The dole queue can be a minefield. I'm by no means insinuating that Mr Cowen et al have installed mines, beartraps, speakers playing Abba's Waterloo on a loop and even the occasional bout of Chinese water torture to deter people from applying for benefits (although you'd never know what will happen with Budget '10). Instead, the mines are planted deep in the consciousness of the applicant. These mines may not be real but are still highly dangerous - like actual incendiary devices, they will affect you worst when you are ill-prepared for the coming onslaught.
"What queue am I supposed to go to?" BOOM! "Ooh, forgot my PPS number, whoops." BLAM! "Form? What form? I didn't fill out any form!" WHAM! "Back of the line, bucko." Here are a few tips to make your Social Welfare application run ever so smoothly. Cut out this article and keep it somewhere handy. After you do that, have a look at my picture. You will probably see me in there. Best of luck!
1) Be like a Boy Scout and/or safe sex advocate: come prepared. Nothing makes a person roll their eyes and emit an exasperated sigh faster that a fruitless fumble for a rent book or mortgage agreement. So bring everything along with you. Bring along the kitchen sink if you must.
2) But don't go too mad. No-one wants to see your Xtravision membership card, bronzed baby shoes or photos from your last boozy stint in Santa Ponsa. Stick to the essential paperwork.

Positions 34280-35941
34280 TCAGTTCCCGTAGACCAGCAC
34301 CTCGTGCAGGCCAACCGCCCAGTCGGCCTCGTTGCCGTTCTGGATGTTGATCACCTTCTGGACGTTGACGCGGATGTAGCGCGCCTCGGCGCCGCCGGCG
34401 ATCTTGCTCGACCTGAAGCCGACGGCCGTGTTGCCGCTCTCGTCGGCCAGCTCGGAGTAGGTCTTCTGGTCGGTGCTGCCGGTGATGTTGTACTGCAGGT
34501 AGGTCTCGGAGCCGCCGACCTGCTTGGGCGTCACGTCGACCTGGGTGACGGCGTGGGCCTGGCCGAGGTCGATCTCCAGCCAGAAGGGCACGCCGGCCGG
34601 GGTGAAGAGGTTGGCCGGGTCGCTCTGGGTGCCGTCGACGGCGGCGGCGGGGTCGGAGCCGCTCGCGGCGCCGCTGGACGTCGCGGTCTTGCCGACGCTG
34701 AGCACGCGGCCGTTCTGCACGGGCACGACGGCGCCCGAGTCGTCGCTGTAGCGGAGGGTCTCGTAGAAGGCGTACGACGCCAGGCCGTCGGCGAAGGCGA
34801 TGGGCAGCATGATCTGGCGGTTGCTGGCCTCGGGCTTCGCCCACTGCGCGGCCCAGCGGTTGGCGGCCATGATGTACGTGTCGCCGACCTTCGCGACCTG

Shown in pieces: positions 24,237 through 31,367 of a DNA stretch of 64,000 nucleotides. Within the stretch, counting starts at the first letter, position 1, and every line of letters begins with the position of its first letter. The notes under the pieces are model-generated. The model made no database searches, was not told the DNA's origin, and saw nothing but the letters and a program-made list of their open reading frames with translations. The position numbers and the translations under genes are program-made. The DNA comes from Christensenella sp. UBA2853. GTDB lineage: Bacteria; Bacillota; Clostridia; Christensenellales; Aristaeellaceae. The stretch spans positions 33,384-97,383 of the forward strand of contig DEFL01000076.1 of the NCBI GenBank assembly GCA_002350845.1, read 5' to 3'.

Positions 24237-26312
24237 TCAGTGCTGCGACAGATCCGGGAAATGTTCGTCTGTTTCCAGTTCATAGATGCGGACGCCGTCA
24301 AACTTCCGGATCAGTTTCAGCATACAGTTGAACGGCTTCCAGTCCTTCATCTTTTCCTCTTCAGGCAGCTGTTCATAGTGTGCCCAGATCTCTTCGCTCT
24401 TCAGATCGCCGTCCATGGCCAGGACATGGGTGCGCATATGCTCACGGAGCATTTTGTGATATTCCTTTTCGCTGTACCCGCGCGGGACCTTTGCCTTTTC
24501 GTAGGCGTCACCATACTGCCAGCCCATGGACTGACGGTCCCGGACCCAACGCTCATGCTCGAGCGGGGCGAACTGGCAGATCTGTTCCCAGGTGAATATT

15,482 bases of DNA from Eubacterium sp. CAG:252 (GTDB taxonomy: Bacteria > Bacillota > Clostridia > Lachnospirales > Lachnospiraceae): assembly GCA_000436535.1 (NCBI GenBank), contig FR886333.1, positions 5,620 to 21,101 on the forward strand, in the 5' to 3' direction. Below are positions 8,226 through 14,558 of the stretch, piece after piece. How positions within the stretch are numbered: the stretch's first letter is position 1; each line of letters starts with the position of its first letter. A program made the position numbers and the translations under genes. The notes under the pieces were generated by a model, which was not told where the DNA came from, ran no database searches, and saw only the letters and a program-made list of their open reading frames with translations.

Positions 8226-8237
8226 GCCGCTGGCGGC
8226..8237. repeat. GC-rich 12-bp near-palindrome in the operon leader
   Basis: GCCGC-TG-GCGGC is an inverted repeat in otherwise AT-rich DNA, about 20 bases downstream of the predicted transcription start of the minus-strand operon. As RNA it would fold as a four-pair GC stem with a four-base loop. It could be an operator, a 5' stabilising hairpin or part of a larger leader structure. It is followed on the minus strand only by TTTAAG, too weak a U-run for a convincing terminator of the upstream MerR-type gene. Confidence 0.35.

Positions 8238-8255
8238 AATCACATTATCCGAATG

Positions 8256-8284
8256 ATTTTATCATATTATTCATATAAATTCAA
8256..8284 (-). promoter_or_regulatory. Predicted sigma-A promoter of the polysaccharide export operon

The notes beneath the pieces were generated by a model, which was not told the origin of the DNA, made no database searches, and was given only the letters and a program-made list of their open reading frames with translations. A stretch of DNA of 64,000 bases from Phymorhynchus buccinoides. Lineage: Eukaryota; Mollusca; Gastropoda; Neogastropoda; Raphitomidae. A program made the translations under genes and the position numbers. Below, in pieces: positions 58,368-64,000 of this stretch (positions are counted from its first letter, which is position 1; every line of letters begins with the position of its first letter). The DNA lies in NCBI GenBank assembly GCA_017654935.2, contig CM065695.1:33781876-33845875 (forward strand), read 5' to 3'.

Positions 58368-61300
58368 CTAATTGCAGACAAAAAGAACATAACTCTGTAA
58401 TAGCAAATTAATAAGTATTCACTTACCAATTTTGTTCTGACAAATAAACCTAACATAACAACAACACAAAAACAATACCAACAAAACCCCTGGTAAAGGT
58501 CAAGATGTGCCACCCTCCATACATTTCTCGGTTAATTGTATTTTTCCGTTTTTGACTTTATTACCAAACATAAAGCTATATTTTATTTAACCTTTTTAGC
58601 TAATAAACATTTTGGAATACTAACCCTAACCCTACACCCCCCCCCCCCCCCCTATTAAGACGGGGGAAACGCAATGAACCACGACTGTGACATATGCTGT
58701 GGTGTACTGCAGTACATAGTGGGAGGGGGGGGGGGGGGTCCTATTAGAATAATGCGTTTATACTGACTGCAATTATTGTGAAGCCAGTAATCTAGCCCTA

3) Don't get dressed up. To the men in three-piece suits: your application will not be processed faster if you look like you just need a government cheque to light a cigar. A standing ovation to the suited and booted who are so because they just take careful pride in their appearance. A cream pie in the face to those who think that looking like the CEO of a Fortune 500 company actually makes them one and thus entitled to give orders. I actually saw one such specimen physically push a girl out of his way in a queue and swear at the woman behind the counter when she told him to move back. His excuse? He was tired of waiting.
4) Tired of waiting? Bring a book. And don't push me out of the way if you see me queueing.